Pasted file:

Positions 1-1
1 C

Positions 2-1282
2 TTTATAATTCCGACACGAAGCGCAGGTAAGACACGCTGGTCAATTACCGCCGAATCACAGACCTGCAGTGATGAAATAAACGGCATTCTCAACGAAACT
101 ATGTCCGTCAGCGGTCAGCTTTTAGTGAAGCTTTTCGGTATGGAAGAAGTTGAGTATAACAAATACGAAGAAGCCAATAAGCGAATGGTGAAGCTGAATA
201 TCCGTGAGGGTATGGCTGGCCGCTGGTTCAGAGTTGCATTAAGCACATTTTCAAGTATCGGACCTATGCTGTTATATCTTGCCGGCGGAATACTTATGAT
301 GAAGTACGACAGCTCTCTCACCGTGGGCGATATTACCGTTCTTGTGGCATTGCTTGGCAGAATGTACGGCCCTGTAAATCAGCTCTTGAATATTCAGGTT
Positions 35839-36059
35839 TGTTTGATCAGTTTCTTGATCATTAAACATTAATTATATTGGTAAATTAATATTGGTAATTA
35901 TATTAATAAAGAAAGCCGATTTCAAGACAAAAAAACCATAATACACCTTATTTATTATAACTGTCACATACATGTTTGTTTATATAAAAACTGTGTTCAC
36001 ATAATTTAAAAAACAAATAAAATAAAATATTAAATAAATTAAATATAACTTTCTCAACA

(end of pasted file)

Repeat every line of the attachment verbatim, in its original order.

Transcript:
Positions 1-1
1 C

Positions 2-1282
2 TTTATAATTCCGACACGAAGCGCAGGTAAGACACGCTGGTCAATTACCGCCGAATCACAGACCTGCAGTGATGAAATAAACGGCATTCTCAACGAAACT
101 ATGTCCGTCAGCGGTCAGCTTTTAGTGAAGCTTTTCGGTATGGAAGAAGTTGAGTATAACAAATACGAAGAAGCCAATAAGCGAATGGTGAAGCTGAATA
201 TCCGTGAGGGTATGGCTGGCCGCTGGTTCAGAGTTGCATTAAGCACATTTTCAAGTATCGGACCTATGCTGTTATATCTTGCCGGCGGAATACTTATGAT
301 GAAGTACGACAGCTCTCTCACCGTGGGCGATATTACCGTTCTTGTGGCATTGCTTGGCAGAATGTACGGCCCTGTAAATCAGCTCTTGAATATTCAGGTT
Positions 35839-36059
35839 TGTTTGATCAGTTTCTTGATCATTAAACATTAATTATATTGGTAAATTAATATTGGTAATTA
35901 TATTAATAAAGAAAGCCGATTTCAAGACAAAAAAACCATAATACACCTTATTTATTATAACTGTCACATACATGTTTGTTTATATAAAAACTGTGTTCAC
36001 ATAATTTAAAAAACAAATAAAATAAAATATTAAATAAATTAAATATAACTTTCTCAACA